(From the National Interest)
Over the past century, Australia has been America’s most dependable military ally. In every major U.S. conflict, including World Wars I and II, Korea, Vietnam and Iraq, Australians have fought alongside.
Yet as competition between China and the United States heats up in the Western Pacific, Australia is cautious not to provoke its greatest trading partner. When it comes to a potential U.S.-China conflict, Australia is doing all it can to keep its options open – and with good reason.
Australia is highly vulnerable to long-range missile attack, including those carrying nuclear payloads. Despite Australia being a continental power, almost all its population is concentrated in a half-dozen major cities — easy targets for small numbers of warheads.
In a high-intensity conflict between the United States and China, it is conceivable that China may target Australia with long-range nuclear missiles as a step up the escalation ladder, demonstrating to the United States its capacity, and willingness, to conduct nuclear strikes over intercontinental ranges.
In this eventuality, extended nuclear deterrence would hardly be credible. Retaliating on Australia’s behalf would demonstrably mean accepting large-scale nuclear attack by China on the continental United States.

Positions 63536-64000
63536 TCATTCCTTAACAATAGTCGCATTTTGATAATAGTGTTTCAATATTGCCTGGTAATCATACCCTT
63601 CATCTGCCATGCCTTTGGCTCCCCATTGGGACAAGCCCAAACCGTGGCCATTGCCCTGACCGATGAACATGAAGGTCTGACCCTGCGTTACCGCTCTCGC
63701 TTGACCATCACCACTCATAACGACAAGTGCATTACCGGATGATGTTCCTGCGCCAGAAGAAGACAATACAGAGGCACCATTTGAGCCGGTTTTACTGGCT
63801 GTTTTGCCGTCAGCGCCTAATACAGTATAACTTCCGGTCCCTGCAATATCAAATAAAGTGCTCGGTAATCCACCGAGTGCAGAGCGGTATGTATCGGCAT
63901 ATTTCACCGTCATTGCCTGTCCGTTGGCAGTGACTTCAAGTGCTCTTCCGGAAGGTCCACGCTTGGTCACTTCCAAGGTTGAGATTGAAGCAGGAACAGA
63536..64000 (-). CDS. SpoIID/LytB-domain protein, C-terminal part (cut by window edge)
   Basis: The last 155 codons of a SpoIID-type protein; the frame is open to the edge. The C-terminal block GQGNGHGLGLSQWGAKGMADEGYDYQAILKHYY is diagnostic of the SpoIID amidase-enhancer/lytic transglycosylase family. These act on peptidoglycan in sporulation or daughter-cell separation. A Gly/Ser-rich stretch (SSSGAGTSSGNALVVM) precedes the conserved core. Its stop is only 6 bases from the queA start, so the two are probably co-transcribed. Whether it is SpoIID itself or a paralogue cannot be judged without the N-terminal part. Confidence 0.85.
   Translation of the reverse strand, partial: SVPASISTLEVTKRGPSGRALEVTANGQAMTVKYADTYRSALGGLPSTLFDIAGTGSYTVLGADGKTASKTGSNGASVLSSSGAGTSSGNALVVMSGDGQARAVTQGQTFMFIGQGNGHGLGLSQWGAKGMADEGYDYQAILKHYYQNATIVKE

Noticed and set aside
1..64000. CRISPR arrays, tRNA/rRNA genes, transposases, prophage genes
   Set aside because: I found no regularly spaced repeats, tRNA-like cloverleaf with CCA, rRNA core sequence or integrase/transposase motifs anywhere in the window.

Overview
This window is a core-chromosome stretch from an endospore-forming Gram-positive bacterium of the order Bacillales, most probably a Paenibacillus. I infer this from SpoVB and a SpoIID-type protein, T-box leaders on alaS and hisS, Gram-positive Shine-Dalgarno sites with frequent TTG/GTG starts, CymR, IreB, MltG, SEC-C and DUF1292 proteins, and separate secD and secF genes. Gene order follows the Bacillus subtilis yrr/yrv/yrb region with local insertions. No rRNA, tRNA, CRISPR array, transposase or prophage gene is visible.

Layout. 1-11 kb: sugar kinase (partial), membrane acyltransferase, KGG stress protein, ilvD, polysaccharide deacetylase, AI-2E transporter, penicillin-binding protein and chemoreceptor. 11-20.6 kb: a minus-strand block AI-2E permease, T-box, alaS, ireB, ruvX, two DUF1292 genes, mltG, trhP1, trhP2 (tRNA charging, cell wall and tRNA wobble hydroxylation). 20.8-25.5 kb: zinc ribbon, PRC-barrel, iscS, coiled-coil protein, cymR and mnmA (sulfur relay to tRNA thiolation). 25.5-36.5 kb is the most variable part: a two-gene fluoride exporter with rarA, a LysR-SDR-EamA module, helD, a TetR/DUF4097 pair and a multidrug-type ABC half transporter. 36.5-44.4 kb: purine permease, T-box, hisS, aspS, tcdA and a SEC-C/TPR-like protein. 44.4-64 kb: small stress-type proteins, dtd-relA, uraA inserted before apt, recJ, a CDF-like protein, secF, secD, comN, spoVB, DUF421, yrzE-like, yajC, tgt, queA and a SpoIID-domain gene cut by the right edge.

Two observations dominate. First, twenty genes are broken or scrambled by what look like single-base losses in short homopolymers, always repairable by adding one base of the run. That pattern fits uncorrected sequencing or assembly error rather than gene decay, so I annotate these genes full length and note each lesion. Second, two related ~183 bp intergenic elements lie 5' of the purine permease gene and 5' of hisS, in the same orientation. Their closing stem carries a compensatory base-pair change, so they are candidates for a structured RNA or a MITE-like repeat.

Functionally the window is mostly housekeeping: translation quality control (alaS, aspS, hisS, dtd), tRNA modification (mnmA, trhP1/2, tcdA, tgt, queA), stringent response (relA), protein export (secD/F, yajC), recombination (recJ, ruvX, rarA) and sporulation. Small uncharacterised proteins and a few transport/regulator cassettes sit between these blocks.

For this reason, many Australians believe entering into conflict with the world’s most populous nuclear power, for any reason and under any circumstance, is unthinkable – despite very strong support for the Australia-U.S. alliance overall. The most effective means for Australia to insulate itself from long-range nuclear attack is to develop or acquire its own reliable long-range nuclear deterrent.
Many would consider this a bad idea. If Australia (a non-nuclear weapon state party to the NPT) went nuclear, conventional wisdom suggests it very difficult to dissuade Japan, South Korea and others from following suit, critically threatening the nuclear non-proliferation regime as a whole.
This view is fundamentally flawed. In actuality, Australia has a very unique legal status with regard to nuclear weapons.
At present, there are five Nuclear-Weapon States under the NPT (United States, Russia, United Kingdom, France and China). Under Article IX.3 of the NPT, a country may accede to the treaty as a Nuclear-Weapon State if that state “manufactured and exploded a nuclear device prior to January 1, 1967”.
Australia qualifies. In the 1950s and ’60s, Australia hosted a series of nuclear tests conducted by the United Kingdom. These nuclear explosions were conducted on Australian sovereign territory with the active participation of Australian scientists and military personnel.
These tests received financial support direct from the Australian government, with at least some explosions likely to have used fissile material that had been sourced locally from within Australia. No other non-nuclear weapon state party to the NPT is in this category. Read more